And I also realized that I was surprisingly comfortable in this person’s presence – which I am sure I would not have been just a couple months ago. If anything, I was intrigued and curious, but quite willing to pay very little more attention and go on with my day. If anything, I would have wanted to spend time talking with them to understand them – not to judge or shun them.

So in just two events, I discovered that my label-happy brain had set aside its normal process, and that was somewhat transformative.

Well, all this has me thinking hard about labels. In particular, what is it about humans that we seem to need labels? What is it about today’s LGBTQ-friendly younger crowd that (a) loves labels in a mind-bending explosion of variety, but (b) is utterly unconcerned with labels at the same time?

I’ve been working through “Faith After Doubt” by Brian McLaren with some friends for the last couple months, and I believe his thinking about the pattern of human maturation – along with its analog for spiritual maturation – applies here. Some of Richard Rohr’s work in “Falling Upward” applies here too. In the earliest stages of our lives, either physical or spiritual, there is a rather strict duality inherent to us, and also used to instruct us. Things are either This, or That. They’re either X, or not X. Our young brains are still learning how to identify things correctly, and there’s a natural compulsion to categorize, to identify, to label.

If you’ve ever spent any time around a toddler, and they trust you enough to freely interact with you, you’ve probably been bombarded with questions that all are some form of “What’s this?” And in all likelihood, giving the answer “I don’t know” is entirely unsatisfactory to them. As the adult, you almost feel compelled to avoid uncertainty in your answer.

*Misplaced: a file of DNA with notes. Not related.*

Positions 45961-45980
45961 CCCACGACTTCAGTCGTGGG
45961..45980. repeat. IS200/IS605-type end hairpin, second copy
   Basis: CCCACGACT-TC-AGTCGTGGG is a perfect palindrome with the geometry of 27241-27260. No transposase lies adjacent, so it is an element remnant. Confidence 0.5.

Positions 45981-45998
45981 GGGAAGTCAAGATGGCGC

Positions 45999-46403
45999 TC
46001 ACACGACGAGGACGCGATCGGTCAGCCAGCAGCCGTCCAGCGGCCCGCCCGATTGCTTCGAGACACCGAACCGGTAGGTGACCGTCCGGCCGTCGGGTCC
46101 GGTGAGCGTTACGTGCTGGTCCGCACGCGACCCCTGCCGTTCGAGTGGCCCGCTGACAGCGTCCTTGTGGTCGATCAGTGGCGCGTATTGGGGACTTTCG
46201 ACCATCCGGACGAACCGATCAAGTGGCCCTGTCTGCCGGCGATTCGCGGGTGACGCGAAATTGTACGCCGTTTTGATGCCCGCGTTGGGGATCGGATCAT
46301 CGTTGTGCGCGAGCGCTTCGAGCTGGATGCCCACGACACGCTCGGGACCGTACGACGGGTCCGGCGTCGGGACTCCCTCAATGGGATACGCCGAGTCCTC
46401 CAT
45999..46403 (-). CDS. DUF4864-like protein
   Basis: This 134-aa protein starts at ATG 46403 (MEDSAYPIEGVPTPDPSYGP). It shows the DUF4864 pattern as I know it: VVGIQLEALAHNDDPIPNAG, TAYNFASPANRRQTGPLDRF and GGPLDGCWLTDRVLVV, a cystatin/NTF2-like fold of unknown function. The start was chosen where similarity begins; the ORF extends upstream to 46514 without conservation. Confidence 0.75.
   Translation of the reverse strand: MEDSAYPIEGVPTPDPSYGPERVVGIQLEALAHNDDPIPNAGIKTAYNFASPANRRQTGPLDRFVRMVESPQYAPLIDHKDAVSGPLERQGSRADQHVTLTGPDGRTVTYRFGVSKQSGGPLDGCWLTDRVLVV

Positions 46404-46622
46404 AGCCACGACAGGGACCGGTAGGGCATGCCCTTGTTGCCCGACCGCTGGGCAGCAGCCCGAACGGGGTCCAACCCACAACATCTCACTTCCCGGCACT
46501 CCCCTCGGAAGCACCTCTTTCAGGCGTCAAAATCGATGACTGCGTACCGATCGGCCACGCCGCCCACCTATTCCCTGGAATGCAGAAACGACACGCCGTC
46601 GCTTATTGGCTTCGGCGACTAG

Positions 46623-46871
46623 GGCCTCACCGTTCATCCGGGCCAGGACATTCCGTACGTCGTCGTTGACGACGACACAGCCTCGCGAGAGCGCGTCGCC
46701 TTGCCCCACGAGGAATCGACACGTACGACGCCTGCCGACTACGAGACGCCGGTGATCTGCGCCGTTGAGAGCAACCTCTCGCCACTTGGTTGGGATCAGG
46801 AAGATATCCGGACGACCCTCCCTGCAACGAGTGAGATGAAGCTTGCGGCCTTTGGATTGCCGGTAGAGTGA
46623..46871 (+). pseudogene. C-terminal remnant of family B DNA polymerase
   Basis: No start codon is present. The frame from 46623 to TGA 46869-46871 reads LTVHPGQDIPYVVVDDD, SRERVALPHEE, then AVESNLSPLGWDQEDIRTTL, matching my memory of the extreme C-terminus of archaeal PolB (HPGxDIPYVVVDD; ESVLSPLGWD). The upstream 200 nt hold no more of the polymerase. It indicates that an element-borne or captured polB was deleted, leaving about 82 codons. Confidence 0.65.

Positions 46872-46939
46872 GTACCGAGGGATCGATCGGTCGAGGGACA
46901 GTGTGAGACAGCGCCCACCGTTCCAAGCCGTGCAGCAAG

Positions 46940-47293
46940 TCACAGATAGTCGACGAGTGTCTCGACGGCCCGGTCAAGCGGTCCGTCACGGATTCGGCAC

In the same way, it seems to me, when we interact with a spiritually-young person, we’ll get bombarded with “identify this” questions, and just like with a toddler, not having the spiritual answer is frowned upon. So even for the complex, grey-zone questions, we tend to pick sides on every topic, rather than saying “well, I don’t really know, and I’m not sure we CAN know.” Somehow it feels dangerous to admit there are unknowables.

And maybe that’s fine for responding to the young questioner. We have to get established in our thinking before we can begin working with nuance. But should we stay there?

So as I consider my interaction with this group of queer individuals, I see two interesting things existing simultaneously in opposition to one another: each of them had selected labels for themselves (THIS one was bisexual and demiromantic, THAT one was transmasculine, another was cisgender but demisexual, and so forth) but the one thing they all agreed upon was that those labels were merely informational, subject to change, and only to be used to aid in understanding, not to be used to discriminate or isolate. So the labels were inherently inclusionary.

By contrast, with my upbringing, labels were almost always used to establish boundaries and reject the nonconformist. The labels were inherently exclusionary.

I’m reminded of Paul’s words from 1 Corinthians 13:

11 When I was a child, I used to speak like a child, think like a child, reason like a child. When I became a man, I did away with childish things. 12 For now we see in a mirror dimly, but then face to face. Now I know in part, but then I will know fully just as I also have been fully known. 13 But now abide faith, hope, love—these three; but the greatest of these is love.